Chagas' disease is a major health and economic problem caused by the protozoan Trypanosoma cruzi. Multiple independently evolving clones define a complex parasite population that can be arranged into two broad genetic lineages termed T. cruzi I and II. These lineages have different evolutionary origin and display distinct ecological and biological traits. Here we describe a novel molecule termed TSSA for trypomastigote small surface antigen that provides the first immunological marker allowing discrimination between lineages. TSSA is a surface, glycosylphosphatidyl inositol (GPI)-anchored mucin-like protein, highly antigenic during the infection. TSSA sequences from different parasite isolates reveal a population dimorphism that perfectly matches with the two T. cruzi lineages. Interestingly, this dimorphism is restricted to the central region of the molecule, which comprises the immunodominant B cell epitopes. This sequence variability has a major impact on TSSA antigenicity, leading to no immunological cross-reactivity between both isoforms for antibodies present either in immunization or infection sera. Furthermore, the absolute seroprevalence for TSSA in confirmed Chagasic patients is restricted to T. cruzi II isoform, strongly suggesting that human infections are due to this particular subgroup. Even though association of T. cruzi II with Chagas' disease has been proposed based on molecular markers, this is the first immunological evidence supporting this hypothesis. The implications of these results for the future research on Chagas' disease could be envisaged.
Trypanosoma cruzi is the etiological agent of Chagas' disease, an endemic illness that affects 18 million people in Latin America (1). The parasite alternates its life cycle between vertebrates and insect vectors, with different developmental stages involved in each host (2). Within the reduviid vector two forms of the parasite can be observed: replicative epimastigotes and metacyclic trypomastigotes. The latter form brings the infection into humans when released on the skin or mucosa with the depositions of the bug. After cell invasion, metacyclic trypomastigotes differentiate into the replicative amastigote form that, after several divisions, differentiates into bloodstream trypomastigotes. The latter stage is able to invade a wide variety of nucleated cells, thus propagating the infection. The cycle closes when the hematophagous vector ingests circulating trypomastigotes with its blood meal.
After an acute phase characterized by a high parasitemia, the infection progress to a chronic stage, where parasites are barely detected. In 35% of the human cases pathological signs such as myocarditis and neurodegenerative effects on the digestive system would appear, thus leading to Chagas' disease (1). The incidence of acute cases in humans is steadily declining in a number of countries mainly due to the successful control of vectorial transmission (1). However, as T. cruzi develops a life-long infection in humans, these people can serve as parasite reservoirs throughout their lifetime. Thus, the risk of congenital and/or horizontal transmission by infected blood transfusion may become a major problem in nonendemic regions, increased by the migration of people from endemic areas in South and Central America to the developed countries (1). In this context, the identification of new immunodominant parasite molecules reliable for serodiagnosis is desirable (3).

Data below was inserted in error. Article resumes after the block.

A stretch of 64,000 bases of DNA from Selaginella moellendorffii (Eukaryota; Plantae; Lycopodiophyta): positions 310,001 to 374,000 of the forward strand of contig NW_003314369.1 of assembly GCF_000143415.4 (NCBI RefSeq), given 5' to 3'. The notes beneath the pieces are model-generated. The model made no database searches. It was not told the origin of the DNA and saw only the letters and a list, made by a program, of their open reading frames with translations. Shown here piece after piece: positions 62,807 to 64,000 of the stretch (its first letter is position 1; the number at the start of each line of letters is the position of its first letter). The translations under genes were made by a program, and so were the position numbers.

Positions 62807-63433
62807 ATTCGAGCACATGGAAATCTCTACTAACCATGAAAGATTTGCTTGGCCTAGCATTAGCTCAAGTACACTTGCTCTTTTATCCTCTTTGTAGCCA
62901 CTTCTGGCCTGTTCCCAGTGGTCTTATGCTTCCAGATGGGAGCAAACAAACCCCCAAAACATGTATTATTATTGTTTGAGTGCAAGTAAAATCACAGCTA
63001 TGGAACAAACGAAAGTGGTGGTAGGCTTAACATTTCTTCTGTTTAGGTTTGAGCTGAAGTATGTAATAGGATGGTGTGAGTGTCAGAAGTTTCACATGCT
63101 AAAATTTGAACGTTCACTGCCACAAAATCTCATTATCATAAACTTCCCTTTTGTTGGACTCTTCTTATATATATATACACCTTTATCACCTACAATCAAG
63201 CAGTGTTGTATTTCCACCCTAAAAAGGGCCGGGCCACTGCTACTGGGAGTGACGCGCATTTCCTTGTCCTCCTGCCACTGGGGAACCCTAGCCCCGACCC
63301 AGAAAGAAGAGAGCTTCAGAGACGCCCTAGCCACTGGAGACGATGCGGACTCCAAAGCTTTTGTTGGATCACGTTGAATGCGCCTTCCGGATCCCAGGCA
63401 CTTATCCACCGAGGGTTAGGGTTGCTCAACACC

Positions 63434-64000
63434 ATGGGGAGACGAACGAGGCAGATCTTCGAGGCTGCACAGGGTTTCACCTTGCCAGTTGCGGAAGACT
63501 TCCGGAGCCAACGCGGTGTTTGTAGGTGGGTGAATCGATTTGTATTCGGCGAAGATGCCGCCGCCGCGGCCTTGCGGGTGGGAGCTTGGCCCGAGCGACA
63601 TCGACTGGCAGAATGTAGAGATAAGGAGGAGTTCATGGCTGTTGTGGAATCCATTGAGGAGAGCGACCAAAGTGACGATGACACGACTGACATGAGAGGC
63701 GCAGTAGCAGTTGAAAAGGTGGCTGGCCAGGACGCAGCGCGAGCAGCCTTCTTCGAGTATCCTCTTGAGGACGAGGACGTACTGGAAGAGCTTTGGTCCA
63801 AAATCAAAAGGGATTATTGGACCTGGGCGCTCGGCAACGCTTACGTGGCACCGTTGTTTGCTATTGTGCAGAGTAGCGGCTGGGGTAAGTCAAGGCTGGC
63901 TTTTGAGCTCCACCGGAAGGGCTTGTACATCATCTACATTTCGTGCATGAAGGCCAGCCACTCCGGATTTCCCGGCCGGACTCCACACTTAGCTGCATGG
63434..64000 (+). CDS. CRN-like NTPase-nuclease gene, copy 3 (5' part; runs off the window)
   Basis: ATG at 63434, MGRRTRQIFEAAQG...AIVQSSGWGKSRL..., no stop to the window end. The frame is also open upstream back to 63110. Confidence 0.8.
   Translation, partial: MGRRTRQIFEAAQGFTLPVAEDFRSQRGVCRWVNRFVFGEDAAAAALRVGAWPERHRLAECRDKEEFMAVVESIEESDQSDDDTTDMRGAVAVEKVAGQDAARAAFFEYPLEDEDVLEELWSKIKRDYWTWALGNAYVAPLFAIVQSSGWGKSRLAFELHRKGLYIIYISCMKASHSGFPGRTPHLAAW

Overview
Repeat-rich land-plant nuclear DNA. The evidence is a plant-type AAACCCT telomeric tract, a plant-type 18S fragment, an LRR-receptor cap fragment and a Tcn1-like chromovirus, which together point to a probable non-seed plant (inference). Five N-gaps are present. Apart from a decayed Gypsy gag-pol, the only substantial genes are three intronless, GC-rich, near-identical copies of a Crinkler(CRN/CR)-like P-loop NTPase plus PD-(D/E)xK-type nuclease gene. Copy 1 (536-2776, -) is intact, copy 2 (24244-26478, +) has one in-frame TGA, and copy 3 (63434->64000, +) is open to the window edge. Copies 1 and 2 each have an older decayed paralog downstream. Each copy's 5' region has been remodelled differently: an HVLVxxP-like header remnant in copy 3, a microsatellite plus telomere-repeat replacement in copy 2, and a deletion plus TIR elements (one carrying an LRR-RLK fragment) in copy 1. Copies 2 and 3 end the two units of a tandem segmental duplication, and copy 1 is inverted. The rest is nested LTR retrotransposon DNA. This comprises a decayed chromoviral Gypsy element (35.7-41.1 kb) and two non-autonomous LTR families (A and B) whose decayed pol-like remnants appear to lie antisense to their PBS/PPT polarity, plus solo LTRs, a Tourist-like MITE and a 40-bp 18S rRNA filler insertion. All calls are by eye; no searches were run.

T. cruzi is grossly divided into two divergent genetic groups or lineages, called T. cruzi I and II that include all typed strains and cloned stocks thus far isolated (4–6), although further subdivisions are possible (7, 8). This population structure is a consequence of both its divergent evolutionary history (9) and its clonal rather than sexual propagation (10). Diversity among parasite isolates has been early noted, mainly based on biochemical, ecological, and epidemiological data (11). More recently, several molecular markers have been identified that allow the conformation of two broad lineages and a more accurate discrimination between isolates. These markers include the 24SαrRNA gene and its promoter sequence (5, 12), the intergenic region of the tandemly repeated mini-exon gene (5) and microsatellite DNA (13). Current biological and epidemiological data provide evidence for a strong association of T. cruzi II with human disease whereas T. cruzi I is preferentially detected in the sylvatic cycle (affecting mainly American marsupials and edentates; references 6 and 14). However, a state-of-the-art demonstration of this assumption is still lacking.